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Inaugural SenSyT symposium celebrates cross-disciplinary sensory research

6 July 2017

SenSyT






*Original news item appears on Institute of Opthalmology news. Introduction by Therese Johns, Faculty of Brain Sciences Communications.

UCL’s unique Sensory Systems, Technologies and Therapies (SenSyT) programmes unite teaching and research from the Faculty of Brain Sciences to investigate auditory and visual systems and their disorders. Hosted by the Institute of Ophthalmology (IoO) on Monday 26th June 2017, the inaugural SenSyT symposium showcased UCL’s latest cross-disciplinary sensory research. PhD student Assel Kashkenbayeva and Professor Joerg Albert (UCL Ear Institute) give their perspective on the event.

The rising prevalence of neurosensory diseases, which impair our ability to sense the world around us, is one of the major threats to future human well-being.  The combined MRes/PhD programme in Sensory Systems, Technologies and Therapies (SenSyT) bundles existing forces at UCL to tackle the scientific, and biomedical, challenges of human sensory health.

Of all the senses it is arguably those of vision and hearing that bear the major global burden. Our eyes and ears are not only vital components of virtually all forms of human communication but they also, crucially, provide us with a distinct sense of space, thereby directly enabling human mobility and independence. The SenSyT effort therefore nucleates around the two sensory modalities of vision and hearing and two UCL research Institutes: UCL Ear Institute (EI) and IoO. As a nucleating crystal, however, the SenSyT initiative is built to grow and to transcend the boundaries between the different senses, thereby providing an integrative and cross-disciplinary platform for the study of all sensory systems. One way to achieve its aims is the organisation of cross-disciplinary symposia across the various UCL schools and faculties that are dedicated to sensory research.

The first SenSyT symposium was held on the 26th of June 2017 at the Institute of Ophthalmology. With over 100 delegates in attendance, the symposium showcased the latest findings in UCL sensory research. The symposium upheld to the core values of the SenSyT initiative, encouraging multidisciplinary research and facilitating collaborations. The cross- disciplinary orientation was evident in talks given by UCL experts from various fields of sensory research, including the hearing, vision and pain sensation.  Professor Andrew Forge gave a talk on auditory hair cell regeneration; Prof Mike Cheetham presented his translational work on small molecule therapies for inherited retinal dystrophies and Prof Maria Fitzgerald gave the keynote lecture on the latest advances in the study of the peripheral and central processing of pain.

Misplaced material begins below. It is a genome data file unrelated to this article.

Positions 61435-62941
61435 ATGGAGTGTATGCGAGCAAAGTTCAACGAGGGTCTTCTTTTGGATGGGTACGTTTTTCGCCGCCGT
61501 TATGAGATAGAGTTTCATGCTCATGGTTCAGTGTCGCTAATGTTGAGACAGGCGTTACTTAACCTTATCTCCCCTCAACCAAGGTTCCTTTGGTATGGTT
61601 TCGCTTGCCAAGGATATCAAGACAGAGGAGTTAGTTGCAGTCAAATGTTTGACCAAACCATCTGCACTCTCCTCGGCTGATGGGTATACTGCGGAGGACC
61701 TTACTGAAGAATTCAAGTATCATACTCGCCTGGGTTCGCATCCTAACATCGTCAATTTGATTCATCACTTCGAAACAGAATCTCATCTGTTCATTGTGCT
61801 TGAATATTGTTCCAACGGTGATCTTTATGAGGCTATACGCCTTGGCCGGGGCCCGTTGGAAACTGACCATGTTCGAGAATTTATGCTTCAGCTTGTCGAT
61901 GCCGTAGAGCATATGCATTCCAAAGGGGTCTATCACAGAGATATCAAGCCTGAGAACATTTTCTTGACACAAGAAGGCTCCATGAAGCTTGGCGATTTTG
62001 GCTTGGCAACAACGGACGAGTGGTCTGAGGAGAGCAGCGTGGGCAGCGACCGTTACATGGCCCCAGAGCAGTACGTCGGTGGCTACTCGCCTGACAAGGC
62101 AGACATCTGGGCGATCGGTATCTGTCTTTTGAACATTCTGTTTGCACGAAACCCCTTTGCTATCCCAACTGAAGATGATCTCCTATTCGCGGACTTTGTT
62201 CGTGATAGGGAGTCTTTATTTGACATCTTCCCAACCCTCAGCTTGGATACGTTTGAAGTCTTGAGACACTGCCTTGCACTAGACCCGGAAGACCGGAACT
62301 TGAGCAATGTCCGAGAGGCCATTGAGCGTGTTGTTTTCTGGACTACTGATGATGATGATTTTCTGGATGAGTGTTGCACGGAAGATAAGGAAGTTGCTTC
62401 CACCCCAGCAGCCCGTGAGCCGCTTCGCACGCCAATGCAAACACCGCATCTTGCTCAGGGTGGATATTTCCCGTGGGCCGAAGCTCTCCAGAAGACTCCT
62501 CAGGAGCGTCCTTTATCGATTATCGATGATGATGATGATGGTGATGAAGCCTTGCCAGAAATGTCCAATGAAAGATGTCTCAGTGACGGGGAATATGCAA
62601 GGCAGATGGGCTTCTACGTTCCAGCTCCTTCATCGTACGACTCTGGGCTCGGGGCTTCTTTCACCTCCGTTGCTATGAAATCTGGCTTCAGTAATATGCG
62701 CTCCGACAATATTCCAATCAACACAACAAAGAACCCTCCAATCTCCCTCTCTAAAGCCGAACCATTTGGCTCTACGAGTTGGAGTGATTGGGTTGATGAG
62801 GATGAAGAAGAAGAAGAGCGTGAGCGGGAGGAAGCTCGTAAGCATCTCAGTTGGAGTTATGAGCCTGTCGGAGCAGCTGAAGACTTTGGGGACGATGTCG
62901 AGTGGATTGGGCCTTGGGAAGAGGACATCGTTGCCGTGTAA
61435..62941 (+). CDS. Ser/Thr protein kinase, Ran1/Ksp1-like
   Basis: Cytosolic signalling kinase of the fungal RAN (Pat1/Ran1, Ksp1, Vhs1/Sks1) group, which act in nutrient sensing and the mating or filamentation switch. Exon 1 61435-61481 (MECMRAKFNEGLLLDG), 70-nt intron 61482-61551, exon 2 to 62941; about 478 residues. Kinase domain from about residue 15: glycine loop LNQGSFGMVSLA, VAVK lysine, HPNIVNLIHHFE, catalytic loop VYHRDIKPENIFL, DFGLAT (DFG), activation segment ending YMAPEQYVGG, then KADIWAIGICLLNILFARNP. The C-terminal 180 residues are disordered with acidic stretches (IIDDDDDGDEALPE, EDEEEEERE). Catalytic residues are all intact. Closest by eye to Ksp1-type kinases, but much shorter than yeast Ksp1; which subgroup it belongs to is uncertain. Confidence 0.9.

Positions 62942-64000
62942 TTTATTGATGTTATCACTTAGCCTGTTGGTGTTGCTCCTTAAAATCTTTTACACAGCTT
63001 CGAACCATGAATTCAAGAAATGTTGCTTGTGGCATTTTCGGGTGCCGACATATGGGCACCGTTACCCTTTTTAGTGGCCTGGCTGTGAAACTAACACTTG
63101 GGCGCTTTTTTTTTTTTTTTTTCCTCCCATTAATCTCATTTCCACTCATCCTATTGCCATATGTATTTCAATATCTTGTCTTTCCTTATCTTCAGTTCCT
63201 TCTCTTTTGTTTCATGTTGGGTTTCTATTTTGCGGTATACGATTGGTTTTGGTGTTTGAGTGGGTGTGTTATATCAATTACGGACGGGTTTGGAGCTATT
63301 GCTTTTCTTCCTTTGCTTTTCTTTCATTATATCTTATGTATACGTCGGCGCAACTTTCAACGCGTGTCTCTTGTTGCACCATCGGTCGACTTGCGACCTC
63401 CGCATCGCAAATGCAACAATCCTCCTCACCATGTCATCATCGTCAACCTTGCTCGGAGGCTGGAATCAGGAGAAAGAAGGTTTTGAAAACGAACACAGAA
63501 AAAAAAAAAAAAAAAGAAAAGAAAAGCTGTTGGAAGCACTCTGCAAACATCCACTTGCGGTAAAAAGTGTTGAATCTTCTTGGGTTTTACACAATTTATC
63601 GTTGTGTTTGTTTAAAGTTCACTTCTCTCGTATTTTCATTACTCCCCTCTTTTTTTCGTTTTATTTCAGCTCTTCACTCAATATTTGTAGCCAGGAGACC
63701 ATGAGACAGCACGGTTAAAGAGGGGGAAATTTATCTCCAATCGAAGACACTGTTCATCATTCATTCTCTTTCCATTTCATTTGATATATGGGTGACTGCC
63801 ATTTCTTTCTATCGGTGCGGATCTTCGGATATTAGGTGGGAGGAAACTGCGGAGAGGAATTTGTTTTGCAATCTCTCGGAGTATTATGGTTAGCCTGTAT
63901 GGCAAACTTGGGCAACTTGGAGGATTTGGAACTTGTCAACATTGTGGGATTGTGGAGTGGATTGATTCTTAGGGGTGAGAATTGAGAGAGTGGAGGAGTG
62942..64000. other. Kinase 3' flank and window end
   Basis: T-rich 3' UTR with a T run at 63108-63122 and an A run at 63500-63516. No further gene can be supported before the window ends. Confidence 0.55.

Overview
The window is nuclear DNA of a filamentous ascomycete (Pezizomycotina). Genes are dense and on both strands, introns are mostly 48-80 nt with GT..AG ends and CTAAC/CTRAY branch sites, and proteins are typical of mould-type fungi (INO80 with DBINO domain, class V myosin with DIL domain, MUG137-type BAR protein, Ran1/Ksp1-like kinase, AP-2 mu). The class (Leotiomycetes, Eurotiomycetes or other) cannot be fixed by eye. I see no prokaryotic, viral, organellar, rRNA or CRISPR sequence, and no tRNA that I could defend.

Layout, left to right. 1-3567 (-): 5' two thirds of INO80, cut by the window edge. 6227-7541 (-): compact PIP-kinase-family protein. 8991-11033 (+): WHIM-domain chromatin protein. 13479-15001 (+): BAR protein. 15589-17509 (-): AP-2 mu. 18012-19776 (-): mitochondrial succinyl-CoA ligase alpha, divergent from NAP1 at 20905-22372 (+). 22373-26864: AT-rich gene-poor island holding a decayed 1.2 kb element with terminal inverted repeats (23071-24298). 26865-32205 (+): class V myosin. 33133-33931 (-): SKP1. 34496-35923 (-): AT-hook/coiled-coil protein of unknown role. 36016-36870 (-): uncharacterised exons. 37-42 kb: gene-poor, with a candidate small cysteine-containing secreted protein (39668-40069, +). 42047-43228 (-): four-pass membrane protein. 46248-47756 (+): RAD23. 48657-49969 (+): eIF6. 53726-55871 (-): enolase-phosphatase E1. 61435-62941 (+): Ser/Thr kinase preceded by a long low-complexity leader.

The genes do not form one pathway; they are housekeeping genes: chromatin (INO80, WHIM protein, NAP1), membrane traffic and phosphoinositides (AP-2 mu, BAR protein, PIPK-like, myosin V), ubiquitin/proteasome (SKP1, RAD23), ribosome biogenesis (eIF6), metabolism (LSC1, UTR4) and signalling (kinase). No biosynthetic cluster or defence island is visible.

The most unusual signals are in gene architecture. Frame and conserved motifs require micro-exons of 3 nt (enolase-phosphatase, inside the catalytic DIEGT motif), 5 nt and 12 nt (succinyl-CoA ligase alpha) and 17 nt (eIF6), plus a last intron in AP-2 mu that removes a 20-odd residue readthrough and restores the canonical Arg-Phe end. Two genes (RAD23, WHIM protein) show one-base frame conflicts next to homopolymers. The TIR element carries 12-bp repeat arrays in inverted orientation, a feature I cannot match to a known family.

Other talks highlighted graduate achievements with early career researchers presenting their work in sensory systems research. The symposium explicitly encouraged the participation of researchers across a wide range of academic stages and supported early stage researchers with a £400 ‘Best Talk Prize’, which was shared by Anai Gonzalez-Cordero for her talk on understanding the Ush2a syndrome using pluripotent stem cells and Soraya Dunn who presented work on theta rhythms in the ferret hippocampus. This event fostered discussion and strengthened links between varying fields in sensory systems research which will aid the advancement of basic and translational sensory research at UCL.

The conference was financially supported by Santen Pharmacutical Co Ltd and organised by a collaborated effort from current PhD students Ana Rita Pinho, Ana Carolina Estevao, Stephanie Juniat, Carla Sanchez Martinez, William Lamb, Chrishne Sivapathasuntharam, Qian Yang (all IoO) and Assel Kashkenbayeva (EI).

Photos

All photos taken by Ben Pipe Photography.